Yields on 10-year government bonds reached 3.59 percent on Dec. 31, a 35-basis-point increase since a July 12 nadir, as demand shifted away from the safety of sovereign debt. Five-year credit-default swaps protecting China’s sovereign debt against non-payment fell 82 basis points in the past year to 60 in New York on Jan. 2, according to data provider CMA. It is owned by McGraw-Hill Cos. and compiles prices quoted by dealers in the privately negotiated market.
Confidence in China’s economy is at the highest in more than a year amid optimism that the new leadership headed by Xi will pursue policies that help boost growth, according to a quarterly global poll of 862 investors, analysts and traders who are Bloomberg subscribers. It was conducted on Nov. 27. Xi was named general secretary of the ruling Communist Party in November and is set to succeed Hu as president in March.
Power consumption rose in November by the most in nine months, passenger-car sales increased to the highest in almost two years and a survey of purchasing managers showed manufacturing expanded in December for a third month. Chinese corporate earnings are set to climb as much as 10 percent this year as the economy emerges from its slowdown, according to Seattle-based Russell Investments.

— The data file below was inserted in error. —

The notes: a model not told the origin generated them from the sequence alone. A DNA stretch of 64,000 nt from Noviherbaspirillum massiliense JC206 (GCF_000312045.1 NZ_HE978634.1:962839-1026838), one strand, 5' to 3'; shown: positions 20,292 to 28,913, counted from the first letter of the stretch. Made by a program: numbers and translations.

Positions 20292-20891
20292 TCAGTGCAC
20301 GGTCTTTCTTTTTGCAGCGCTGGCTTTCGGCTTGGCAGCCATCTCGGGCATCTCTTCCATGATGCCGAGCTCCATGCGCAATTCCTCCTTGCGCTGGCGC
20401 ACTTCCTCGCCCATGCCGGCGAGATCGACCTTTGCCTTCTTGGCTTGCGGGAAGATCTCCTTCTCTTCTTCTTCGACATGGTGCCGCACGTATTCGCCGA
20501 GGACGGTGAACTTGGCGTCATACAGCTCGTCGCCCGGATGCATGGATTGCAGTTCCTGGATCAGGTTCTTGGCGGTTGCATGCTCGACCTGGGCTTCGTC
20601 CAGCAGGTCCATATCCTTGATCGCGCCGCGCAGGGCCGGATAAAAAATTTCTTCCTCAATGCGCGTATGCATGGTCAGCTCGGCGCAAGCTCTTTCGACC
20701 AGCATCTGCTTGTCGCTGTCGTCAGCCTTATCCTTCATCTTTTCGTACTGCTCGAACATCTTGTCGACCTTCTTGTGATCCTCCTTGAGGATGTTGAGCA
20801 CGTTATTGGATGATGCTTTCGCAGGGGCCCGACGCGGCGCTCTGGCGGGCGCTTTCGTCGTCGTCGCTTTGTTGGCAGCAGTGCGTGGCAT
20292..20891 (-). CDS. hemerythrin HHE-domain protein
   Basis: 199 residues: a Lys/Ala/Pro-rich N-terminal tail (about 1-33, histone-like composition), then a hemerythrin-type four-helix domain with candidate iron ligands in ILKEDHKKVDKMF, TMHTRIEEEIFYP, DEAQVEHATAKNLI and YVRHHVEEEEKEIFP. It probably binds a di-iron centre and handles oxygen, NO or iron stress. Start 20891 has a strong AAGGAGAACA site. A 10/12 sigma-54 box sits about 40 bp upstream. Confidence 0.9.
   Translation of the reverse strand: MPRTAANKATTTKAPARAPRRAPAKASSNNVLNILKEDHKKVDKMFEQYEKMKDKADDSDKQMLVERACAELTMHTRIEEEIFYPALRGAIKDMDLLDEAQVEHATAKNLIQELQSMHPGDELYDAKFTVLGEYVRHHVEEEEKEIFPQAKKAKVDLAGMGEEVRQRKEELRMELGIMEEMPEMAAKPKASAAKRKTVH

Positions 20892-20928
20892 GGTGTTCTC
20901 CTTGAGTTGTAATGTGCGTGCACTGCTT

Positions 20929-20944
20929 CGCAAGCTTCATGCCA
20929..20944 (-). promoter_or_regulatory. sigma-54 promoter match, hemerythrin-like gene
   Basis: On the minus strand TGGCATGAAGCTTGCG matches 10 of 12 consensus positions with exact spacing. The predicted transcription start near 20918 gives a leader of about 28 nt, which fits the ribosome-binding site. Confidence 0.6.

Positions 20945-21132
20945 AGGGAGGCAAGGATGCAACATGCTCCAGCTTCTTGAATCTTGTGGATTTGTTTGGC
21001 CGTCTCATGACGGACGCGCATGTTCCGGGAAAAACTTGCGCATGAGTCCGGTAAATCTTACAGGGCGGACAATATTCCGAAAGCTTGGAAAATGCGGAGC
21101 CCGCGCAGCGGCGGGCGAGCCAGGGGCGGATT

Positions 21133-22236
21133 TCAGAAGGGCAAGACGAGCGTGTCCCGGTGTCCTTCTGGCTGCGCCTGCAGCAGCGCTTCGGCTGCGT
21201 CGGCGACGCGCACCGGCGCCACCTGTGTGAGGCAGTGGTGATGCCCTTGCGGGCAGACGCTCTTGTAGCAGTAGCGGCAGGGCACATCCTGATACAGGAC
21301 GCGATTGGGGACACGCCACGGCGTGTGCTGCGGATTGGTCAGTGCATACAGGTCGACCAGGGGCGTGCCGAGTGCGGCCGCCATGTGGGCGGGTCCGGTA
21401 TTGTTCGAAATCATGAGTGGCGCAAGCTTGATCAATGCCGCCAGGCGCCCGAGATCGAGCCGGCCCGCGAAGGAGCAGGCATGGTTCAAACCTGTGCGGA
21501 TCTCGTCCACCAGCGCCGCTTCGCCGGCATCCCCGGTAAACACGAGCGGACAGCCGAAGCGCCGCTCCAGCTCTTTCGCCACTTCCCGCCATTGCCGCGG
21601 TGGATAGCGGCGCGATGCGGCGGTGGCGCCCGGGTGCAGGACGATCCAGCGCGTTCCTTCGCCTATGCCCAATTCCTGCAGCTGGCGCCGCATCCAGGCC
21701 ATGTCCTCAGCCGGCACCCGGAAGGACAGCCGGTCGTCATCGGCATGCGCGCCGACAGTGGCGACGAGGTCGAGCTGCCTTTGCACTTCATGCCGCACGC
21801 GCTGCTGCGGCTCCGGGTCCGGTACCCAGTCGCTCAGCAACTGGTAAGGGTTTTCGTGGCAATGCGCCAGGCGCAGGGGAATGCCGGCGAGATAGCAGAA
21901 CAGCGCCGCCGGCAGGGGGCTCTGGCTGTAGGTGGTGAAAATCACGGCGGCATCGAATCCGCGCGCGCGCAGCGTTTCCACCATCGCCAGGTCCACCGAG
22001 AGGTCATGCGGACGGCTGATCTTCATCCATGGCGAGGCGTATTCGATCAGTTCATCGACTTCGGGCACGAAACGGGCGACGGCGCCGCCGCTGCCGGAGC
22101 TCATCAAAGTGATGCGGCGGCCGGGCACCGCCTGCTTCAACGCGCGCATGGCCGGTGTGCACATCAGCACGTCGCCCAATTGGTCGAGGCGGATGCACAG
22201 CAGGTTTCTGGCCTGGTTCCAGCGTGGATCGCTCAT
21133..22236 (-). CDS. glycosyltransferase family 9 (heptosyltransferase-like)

“The Cassandras have once again bet against China, and lost,” said Ken Courtis, founding chairman of Next Capital Partners LP in Tokyo and former vice chairman for Asia at Goldman Sachs Group Inc., referring to the prophet of doom in Greek mythology. “There is still in this economy the capacity for strong performance for some years into the future.”
Merk Investments LLC is betting the recovery will benefit the Chinese and Australian currencies. The yuan has the potential to rise 5 percent this year while the Australian dollar may strengthen to $1.10 from about $1.05 as China’s infrastructure spending supports the nation’s commodity exports, said founder and President Axel Merk. His Palo Alto, California-based firm oversees about $630 million.
“The Australian dollar is very much dependent on what happens in China, which is coming out of a slowdown,” said Merk, who started the Merk Asian Currency Fund in 2008. “It can surprise on the upside. We are buying the yuan, and we have the Australian dollar and we like it both on a strategic and tactical basis.”
Even so, policy makers including Xi reiterated last month that they want to reduce the economy’s reliance on investment spending in favor of domestic demand. China will seek a higher “quality and efficiency” of growth in 2013, the state-run Xinhua News Agency reported Dec. 16 after the annual central economic work conference, dropping the phrase “relatively fast” growth that has been in place for six years.